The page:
Friday Facts: December 27, 2013

It’s Friday!

It’s nearing year’s end, and we’d like to remind you: The Georgia Public Policy Foundation and the Friday Facts, our most popular product, exist thanks to your support and contributions. Please help us continue “Changing Georgia Policy, Changing Georgians’ Lives,” with your tax-deductible end-of-year contribution at

Quote of Note

“Be always at war with your vices, at peace with your neighbors, and let each New Year find you a better man.” — Benjamin Franklin


January 28, 2014: Join the Georgia Public Policy Foundation and education experts Eric Wearne, Jim Kelly and Ben Scafidi at Cobb County’s Georgian Club for an 8 a.m. Leadership Breakfast and panel discussion celebrating National School Choice Week: “School Choice and Georgia: An Update.” The first 50 people to register for this event will receive their very own school choice woobie – and you can wear it to the School Choice Rally at the Capitol that day! This event is $25 to attend. Register by Friday, January 24, 2014, online at

Top Ten Foundation Publications for 2013

  1. The Case for Reforming Georgia’s Teacher Retirement System
  2. Georgia Civil Asset Forfeiture Plagued by “Rotten Reporting”
  3. Telemedicine, a Telling Sign of Health Care’s Future
  4. Reason Foundation Proposes New Northern East-West Bypass
  5. Nelson Mandela: Pragmatism that Saved a Nation
  6. Broken Families, Parents Without Skills, Kids in Juvenile Justice
  7. Creating the Vision for Savannah Classical Academy
  8. Background and Analysis of the Common Core State Standards As They Relate to Georgia
  9. Why School Teachers Are No Longer “Sage on the Stage”
  10. Georgia Has Alternatives to Medicaid Expansion

Health Care

Unintended Consequences: “Obamacare Will Usher In A Two-Tiered Health Care System,” says UGA economist Jeffrey Dorfman. Source: Forbes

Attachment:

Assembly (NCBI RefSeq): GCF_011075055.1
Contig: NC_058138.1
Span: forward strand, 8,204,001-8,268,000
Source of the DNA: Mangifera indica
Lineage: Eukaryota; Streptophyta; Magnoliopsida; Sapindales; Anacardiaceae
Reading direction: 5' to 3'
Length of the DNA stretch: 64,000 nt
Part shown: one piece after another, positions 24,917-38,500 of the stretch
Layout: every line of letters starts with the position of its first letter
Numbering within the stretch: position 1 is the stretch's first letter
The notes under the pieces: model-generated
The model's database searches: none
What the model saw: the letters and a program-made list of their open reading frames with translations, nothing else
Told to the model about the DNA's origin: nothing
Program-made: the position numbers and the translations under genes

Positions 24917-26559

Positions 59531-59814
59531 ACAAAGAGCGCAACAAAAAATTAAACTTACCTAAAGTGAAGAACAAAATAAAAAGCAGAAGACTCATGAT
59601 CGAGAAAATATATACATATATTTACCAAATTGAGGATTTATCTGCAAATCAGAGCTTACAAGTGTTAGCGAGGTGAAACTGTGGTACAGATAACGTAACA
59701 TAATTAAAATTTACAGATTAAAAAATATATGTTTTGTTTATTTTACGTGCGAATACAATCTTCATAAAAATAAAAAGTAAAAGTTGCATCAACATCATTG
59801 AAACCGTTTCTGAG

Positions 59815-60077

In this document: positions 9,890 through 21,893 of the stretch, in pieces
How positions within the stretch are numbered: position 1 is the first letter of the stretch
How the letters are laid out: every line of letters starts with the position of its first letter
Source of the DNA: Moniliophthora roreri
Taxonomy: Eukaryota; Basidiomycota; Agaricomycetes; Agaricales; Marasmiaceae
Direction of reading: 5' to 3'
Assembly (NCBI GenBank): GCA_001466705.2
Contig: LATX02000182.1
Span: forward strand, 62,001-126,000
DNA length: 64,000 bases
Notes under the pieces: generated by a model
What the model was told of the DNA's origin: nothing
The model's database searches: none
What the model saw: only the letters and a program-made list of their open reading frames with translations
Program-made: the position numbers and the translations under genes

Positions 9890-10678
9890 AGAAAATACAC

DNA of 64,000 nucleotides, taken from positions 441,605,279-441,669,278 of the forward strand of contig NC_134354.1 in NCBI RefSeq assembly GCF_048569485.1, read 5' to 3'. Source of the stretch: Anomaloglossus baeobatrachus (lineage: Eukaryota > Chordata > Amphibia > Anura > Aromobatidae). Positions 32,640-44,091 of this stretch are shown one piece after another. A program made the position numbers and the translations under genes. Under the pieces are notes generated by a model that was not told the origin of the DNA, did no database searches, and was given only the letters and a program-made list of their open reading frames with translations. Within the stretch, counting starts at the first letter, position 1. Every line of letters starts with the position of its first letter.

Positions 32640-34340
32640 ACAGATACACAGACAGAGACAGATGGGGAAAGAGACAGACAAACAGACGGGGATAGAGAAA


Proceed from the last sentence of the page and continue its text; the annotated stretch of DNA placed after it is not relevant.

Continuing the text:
High-speed spending: The latest accounting by the California High-Speed Rail Authority to state lawmakers indicates that the agency has spent almost $600 million on engineering and environmental consultants — all without turning a shovelful of dirt on construction, according to the Fresno Bee. Source:

Streetcar vs. trolley: Cincinnati Mayor-elect John Cranley will study the costs and benefits of Hop On Cincinnati, a downtown trolley bus system, as a potentially more affordable alternative to a planned streetcar system during his first 100 days in office. The 3.6-mile streetcar route is expected to cost $133 million by the time it’s completed in September 2016. Trolley supporters estimate it will cost $10.7 million to buy 16 trolley buses and launch five routes and another $4.4 million to operate each year, nearly the same as the streetcar is projected to cost. The streetcar cost could increase to nearly $150 million if the city loses a lawsuit with Duke Energy over who should be on the hook for relocating underground utility lines. (Who will pay utility relocation costs is a battle waging in Atlanta, too.)  Source:

Media and social media

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The Forum:
Find the latest blog posts at

Have a Happy New Year!

Kelly McCutchen and Benita Dodd

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